The continual use of similes and metaphors in the iliad by homer

Problematic books In addition, I have ordered each chapter to show the clearest examples of the various functions of the simile within the narrative.

There are several examples of extended similes that can be noted. Using specific details and evidence enables the reader to trust the author in a more respectable way. Achilles and Hephaestus are the dominant figures, each in his half of the book. Gods as Metaphor A good example of the use of gods as metaphor presents itself in book IV.

Odysseus broke down as the famous minstrel sang this lay, and his cheeks were wet with the tears that ran down from his eyes.

At this point it is necessary to raise a problem. A lifetime of story telling shaped the Greek thought process in story telling. Throughout their conversation Penelope questions and probes the beggar so deftly that she shows how deeply she has read and understood tokens which seem innocent on the surface.

His tales have reached each new land, and even his home, even though he himself could not.

The Continual Usage of Similes and Metaphors in The Iliad by Homer

The goddess Pallas Athena graces Penelope with her form. Similes are so important a device for Homer that it is possible to analyze his compositional technique in corresponding settings.

One example is the lion that started out attacking, but finally must change his direction and slink away: There is no doubt that action does develop in these lines, but there are gaps between the three sentences where questions are left unanswered.

Instead he continues on with his family. Hyperbole and litotes likewise effect the atmosphere. This is such a shocking image that Shakespeare later uses a similar example in Macbeth when Macbeth's wife makes a speech where she discusses bashing the brains of her future baby against the rocks to encourage Macbeth to kill King Duncan.

Homers technique in employing the similes and metaphors is fairly simple; they are everywhere.

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In Book 16 Achilleus is called shepherd of the people 2. Here the hyperbolic response is because the minstrel is singing the tale of Odysseus, himself. This music can be a fearful siren's call; show the folly of those in a festive gathering who should not be at "play" such as the suitors of Odysseus' wife; or show emphasis on the success of a society that has the resources for entertainment.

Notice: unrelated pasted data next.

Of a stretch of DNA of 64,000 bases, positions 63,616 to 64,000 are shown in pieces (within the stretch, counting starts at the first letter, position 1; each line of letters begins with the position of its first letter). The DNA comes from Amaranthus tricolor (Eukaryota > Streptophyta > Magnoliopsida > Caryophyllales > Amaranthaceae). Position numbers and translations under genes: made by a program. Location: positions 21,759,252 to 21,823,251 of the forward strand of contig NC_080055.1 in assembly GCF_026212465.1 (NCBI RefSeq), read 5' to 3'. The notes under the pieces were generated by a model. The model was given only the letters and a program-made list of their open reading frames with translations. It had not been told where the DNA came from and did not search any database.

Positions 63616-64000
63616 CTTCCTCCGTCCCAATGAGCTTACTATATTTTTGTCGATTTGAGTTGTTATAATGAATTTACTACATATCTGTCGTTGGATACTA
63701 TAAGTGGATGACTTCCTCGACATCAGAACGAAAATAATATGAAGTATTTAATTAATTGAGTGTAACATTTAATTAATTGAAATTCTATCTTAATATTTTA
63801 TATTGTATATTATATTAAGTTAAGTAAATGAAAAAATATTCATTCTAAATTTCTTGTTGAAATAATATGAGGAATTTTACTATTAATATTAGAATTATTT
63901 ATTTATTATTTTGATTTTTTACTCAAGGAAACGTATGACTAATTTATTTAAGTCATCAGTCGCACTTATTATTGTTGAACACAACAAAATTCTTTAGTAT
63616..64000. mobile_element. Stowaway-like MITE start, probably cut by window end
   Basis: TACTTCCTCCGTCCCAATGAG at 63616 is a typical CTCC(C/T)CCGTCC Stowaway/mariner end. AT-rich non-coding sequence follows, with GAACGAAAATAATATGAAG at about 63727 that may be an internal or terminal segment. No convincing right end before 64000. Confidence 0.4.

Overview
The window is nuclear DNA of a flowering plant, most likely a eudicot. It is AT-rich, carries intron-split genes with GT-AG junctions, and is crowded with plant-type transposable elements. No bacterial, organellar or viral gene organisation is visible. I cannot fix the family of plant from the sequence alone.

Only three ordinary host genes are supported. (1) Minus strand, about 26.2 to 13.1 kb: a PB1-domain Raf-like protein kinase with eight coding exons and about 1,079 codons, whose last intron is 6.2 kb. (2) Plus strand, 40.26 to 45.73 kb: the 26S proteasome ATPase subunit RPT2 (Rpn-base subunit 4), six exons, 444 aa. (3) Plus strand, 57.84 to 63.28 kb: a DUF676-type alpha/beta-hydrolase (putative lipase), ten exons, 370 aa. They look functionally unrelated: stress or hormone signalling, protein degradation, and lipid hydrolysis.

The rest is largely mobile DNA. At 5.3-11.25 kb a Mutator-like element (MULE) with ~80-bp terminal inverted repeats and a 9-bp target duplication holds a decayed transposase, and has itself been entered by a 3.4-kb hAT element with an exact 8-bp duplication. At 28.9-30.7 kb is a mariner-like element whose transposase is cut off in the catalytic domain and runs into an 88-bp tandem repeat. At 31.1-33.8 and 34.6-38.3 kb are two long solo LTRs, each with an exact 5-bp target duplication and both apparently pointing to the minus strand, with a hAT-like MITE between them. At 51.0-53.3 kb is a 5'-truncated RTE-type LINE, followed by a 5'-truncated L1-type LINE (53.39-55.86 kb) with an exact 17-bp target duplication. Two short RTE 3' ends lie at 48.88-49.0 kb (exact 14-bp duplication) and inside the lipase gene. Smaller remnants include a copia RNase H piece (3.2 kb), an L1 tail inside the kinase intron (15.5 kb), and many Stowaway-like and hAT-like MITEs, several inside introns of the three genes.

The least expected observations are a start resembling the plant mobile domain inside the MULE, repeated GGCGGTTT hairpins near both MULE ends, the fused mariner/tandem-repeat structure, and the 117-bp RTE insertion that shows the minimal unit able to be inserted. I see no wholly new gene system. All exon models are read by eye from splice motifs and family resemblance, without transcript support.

This paragraph retains much of its original intentions even though in translation. The simile covers this moment in a different way than a factual report would: Here, one finds extreme dissonance as a modern reader. Works Cited Rieu, E. Once Homer fills that gap with a simile, the question disappears: One can imagining the stench of a dead seal, even the stench of a dead seal in noonday heat.

More prevalent however, are the extended similes that Homer has so brilliantly presented in this poem. A continued awareness of the open communication between poet and audience allows a closer approach to the artistry of Homer himself.

Each god was a multitude of imagery for the individual Greek mind just as a Christian today would think of a cross or crucifix at the idea of Christ. The presentation of each object is sufficiently detailed that it has been possible to find fragmentary yet often rather precise remains that parallel the verbal descriptions.

For such a discussion it is necessary to identify the major structural units in the Iliad and Odyssey. Once Homer fills that gap with a simile, the question disappears: This story falls into three segments: If an audience were to hear a telling of one of these events - 6 - without the other, they would find that each makes sense on its own but lacks the full import gained when they are juxtaposed.Aug 17,  · The Odyssey: Figures of Speech and the Use of Imagery.

Updated on October 7, Christine Patrice Gebera. more. Contact Author. The Odyssey Does Indeed use Metaphors.

Simile In Iliad Essay

It is frequently said, when critics speak of Homer, that he is “singularly lacking in metaphors” (Whitman, ). In contrast, there is a multitude of Reviews: 3.

The Continual Use of Similes and Metaphors in The Iliad by The Continual Use of Similes and Metaphors in The Iliad by Homer PAGES 3. WORDS 1, View Full Essay.

More essays like this: homer, the iliad, use of similes, use of metaphors. Not sure what I'd do without @Kibin - Alfredo Alvarez, student @ Miami University.

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In the epic poem by Homer called the Iliad, Homers formula to gain the attention of the reader employs the continual use of similes and metaphors.

Being that the Iliad is an epic poem, it communicates to the reader the thoughts and messages that Homer wishes to convey. Simile in Iliad Limited Time Offer at Lots of!!!

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The continual use of similes and metaphors in the iliad by homer
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